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Making room on the marquee

Times Staff Writer

The first few minutes of this Sunday’s season premiere of “60 Minutes” offer a glimpse of some of the underlying tensions at the venerable television newsmagazine.

Along with longtime correspondents Ed Bradley, Steve Kroft, Lesley Stahl and Morley Safer, the opening segment will feature another face -- that of former CBS anchor Dan Rather, who joined the show after “60 Minutes Wednesday” was canceled this spring. Veteran broadcaster Mike Wallace, who has opened the program since its 1968 debut, will be heard instead in a voice-over at the close of the introduction.

For the record:
12:00 AM, Sep. 24, 2005 For The Record
Los Angeles Times Saturday September 24, 2005 Home Edition Main News Part A Page 2 National Desk 1 inches; 40 words Type of Material: Correction
“60 Minutes” -- An article in Friday’s Calendar section about changes at “60 Minutes” said correspondent Mike Wallace would be heard doing a voice-over in the new opening of the CBS television newsmagazine. He will also be seen on screen.

Who appears first in the opening segment may seem like a minor detail, but the initial lineup is wrought with enormous symbolism for the staff of the show, which has long been the network’s most successful and stable news program.

The arrival of Rather -- who planned to continue reporting for “60 Minutes Wednesday” after leaving the anchor desk in March until CBS Chairman Leslie Moonves canceled the weekday broadcast -- has forced producers into a juggling act as they try to accommodate the glut of big-name reporters.

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The prospect of nine correspondents competing to get on a show that typically features only three stories a week has caused some internal consternation among the program’s old guard, who fret they won’t get as much airtime as before.

“I think nine people is an awful lot of people, given we started with two,” said Safer, who joined the broadcast in 1970. “I feel more crowded.... I just hope the flight’s not overbooked.”

Rather was on assignment and could not be reached for comment. But executive producer Jeff Fager said he was confident that the competition would merely increase the quality of the broadcast.

“I think there’s some anxiety, but I don’t think it’s unhealthy,” Fager said. “More people make it a little more tense at times, but I think it benefits the viewer. Getting on the air depends on how good your story is.”

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Waiting his turn among a crowded roster represents a change for Rather, who served as the face of the “CBS Evening News” for 24 years. Although the former anchor seems to be relishing his return to reporting, Fager said, “I think it’s hard to leave the anchor chair. That takes an adjustment.”

Rather, who is expected to do about 10 stories this season, does not have a piece in Sunday’s premiere, and Fager said it remains unclear when his first segment will air. The former anchor might not be featured in the opening segment every week, either. His inclusion in the introduction of the premiere show was “out of respect,” Fager said, noting that Rather was one of the first “60 Minutes” correspondents in the 1970s.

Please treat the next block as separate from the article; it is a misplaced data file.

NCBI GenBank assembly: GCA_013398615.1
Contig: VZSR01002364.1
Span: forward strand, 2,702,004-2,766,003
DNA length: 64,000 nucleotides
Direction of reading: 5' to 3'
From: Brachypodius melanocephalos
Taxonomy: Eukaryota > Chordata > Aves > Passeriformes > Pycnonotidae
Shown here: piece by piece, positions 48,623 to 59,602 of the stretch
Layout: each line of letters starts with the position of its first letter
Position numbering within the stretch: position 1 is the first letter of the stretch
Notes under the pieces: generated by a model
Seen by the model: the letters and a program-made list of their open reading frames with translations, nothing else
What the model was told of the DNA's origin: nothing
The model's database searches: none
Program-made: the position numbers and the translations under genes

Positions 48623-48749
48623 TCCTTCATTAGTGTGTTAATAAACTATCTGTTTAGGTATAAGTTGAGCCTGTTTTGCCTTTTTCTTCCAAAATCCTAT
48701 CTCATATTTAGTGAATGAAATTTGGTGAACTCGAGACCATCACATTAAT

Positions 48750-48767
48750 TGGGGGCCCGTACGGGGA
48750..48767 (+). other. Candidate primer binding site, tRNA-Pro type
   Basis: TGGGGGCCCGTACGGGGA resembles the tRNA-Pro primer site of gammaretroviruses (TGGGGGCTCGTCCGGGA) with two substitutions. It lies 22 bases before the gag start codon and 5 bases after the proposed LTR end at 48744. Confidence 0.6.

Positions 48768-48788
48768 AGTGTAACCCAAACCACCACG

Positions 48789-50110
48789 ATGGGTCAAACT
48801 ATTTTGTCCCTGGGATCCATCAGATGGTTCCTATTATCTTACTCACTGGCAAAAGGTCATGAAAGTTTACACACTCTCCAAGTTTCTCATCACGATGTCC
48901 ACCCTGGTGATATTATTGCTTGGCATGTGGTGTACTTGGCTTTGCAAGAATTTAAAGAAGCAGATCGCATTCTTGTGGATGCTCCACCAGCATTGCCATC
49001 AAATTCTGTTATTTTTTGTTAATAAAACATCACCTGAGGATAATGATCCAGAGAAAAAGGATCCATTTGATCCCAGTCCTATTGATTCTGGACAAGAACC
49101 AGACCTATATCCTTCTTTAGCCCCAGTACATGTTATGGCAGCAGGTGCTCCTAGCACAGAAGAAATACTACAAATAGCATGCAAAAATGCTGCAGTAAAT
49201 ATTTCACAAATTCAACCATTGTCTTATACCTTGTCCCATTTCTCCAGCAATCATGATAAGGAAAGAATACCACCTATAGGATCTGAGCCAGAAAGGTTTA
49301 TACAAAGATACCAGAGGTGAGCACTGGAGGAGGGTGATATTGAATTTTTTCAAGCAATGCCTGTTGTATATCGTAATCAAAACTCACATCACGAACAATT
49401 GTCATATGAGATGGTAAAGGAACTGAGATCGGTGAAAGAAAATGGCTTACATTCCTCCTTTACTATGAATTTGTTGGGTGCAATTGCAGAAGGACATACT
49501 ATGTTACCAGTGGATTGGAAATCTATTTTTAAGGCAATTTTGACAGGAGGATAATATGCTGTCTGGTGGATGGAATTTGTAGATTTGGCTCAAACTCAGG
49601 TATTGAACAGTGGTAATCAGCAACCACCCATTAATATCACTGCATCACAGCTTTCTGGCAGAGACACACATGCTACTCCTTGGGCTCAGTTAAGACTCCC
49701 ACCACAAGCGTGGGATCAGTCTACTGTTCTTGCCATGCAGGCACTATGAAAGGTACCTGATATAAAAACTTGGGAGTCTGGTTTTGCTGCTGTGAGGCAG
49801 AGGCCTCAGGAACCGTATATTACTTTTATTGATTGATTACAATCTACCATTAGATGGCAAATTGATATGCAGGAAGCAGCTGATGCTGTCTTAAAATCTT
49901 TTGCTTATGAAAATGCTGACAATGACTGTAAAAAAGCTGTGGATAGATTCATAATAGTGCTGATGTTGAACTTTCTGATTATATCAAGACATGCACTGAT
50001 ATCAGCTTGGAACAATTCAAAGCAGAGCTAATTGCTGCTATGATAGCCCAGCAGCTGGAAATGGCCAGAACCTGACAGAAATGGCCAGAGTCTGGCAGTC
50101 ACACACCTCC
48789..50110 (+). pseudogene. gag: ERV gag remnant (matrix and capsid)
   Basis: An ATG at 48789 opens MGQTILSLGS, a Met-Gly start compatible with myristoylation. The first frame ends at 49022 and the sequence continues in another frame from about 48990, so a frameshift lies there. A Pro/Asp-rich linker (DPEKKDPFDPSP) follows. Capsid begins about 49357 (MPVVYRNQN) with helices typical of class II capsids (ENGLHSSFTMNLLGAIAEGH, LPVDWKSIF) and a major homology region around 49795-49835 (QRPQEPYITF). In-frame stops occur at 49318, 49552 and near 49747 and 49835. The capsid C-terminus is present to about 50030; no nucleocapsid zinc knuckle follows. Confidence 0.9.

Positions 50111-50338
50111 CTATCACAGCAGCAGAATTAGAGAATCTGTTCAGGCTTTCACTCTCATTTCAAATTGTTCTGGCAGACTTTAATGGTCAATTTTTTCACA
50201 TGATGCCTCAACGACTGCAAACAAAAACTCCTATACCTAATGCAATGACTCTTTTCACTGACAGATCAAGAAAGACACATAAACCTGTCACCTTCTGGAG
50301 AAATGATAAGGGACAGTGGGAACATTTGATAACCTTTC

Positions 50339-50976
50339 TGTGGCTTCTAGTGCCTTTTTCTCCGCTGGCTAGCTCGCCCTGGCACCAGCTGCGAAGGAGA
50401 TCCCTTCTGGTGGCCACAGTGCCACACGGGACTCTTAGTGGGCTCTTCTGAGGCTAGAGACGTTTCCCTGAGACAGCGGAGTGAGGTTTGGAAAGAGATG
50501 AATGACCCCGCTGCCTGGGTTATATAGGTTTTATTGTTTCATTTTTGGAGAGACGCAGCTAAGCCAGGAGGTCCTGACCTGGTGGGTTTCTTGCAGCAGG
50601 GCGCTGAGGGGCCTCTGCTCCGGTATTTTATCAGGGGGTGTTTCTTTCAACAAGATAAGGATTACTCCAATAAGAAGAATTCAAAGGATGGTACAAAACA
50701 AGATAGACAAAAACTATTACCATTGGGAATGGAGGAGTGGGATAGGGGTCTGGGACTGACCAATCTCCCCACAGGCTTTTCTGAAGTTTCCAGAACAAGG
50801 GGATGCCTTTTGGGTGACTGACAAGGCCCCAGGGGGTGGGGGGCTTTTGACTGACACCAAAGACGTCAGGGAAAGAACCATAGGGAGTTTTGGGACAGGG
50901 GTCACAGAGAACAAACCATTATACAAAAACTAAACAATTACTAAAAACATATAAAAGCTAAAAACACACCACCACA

Meanwhile, Wallace -- whose gravelly voice has long been the trademark of “60 Minutes” -- will play a smaller role on the program with fewer stories this year. Correspondents Bob Simon and Scott Pelley will each do about 10 pieces, and Lara Logan will contribute four.

“We are moving into a different era,” Fager said.

That change has not come easily. CBS News employees familiar with the internal dynamics say the situation has frayed nerves among the staff and led to heated confrontations between the correspondents and producers in the days leading up to the season premiere. At a party Wednesday night held at an upscale Chinese restaurant on the Upper West Side to celebrate the new season, speculation about the jockeying among the correspondents dominated the conversations, according to those in attendance.

Much of the buzz was about an Associated Press story that had just moved across the wires. In it, Fager was quoted as saying that the 87-year-old Wallace sometimes “can’t remember what he had for breakfast, but he can still pin someone down on an interview.”

On Thursday, Wallace called Fager’s comment “thoughtless and careless.”

“For Jeff to say that asinine thing that he said is beyond my comprehension,” Wallace said in an interview.

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In a separate interview, Fager apologized for the remark, saying it was “tongue in cheek.”

But his comment illuminated internal tensions that already threaten to disrupt the stability of the broadcast, which is the most successful offering of the news division. In the last six weeks, even in repeats, “60 Minutes” was ranked among the top 10 programs on the air, according to Nielsen Media Research.

This Sunday’s broadcast features Stahl interviewing Roy Hallums, an American held hostage for 10 months in Iraq, while Kroft reports on the search for Osama bin Laden and Bradley profiles New York Yankees shortstop Derek Jeter.


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